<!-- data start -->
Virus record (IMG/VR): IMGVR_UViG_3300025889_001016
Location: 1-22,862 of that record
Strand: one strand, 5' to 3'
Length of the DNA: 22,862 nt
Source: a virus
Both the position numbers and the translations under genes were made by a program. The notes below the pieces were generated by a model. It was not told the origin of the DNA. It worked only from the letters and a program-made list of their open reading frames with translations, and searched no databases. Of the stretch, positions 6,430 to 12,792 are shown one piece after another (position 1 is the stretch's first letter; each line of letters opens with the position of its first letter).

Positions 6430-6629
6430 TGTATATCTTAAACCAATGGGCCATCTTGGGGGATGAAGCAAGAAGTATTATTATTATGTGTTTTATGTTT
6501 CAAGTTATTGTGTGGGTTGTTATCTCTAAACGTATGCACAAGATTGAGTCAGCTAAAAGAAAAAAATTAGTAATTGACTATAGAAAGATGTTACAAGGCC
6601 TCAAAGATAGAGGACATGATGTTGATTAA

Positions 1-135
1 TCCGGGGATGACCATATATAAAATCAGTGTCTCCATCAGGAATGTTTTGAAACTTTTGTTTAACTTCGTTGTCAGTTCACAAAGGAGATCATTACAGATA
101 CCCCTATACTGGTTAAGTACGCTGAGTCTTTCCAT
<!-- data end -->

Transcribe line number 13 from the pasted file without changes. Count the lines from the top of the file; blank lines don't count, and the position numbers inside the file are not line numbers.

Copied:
101 CCCCTATACTGGTTAAGTACGCTGAGTCTTTCCAT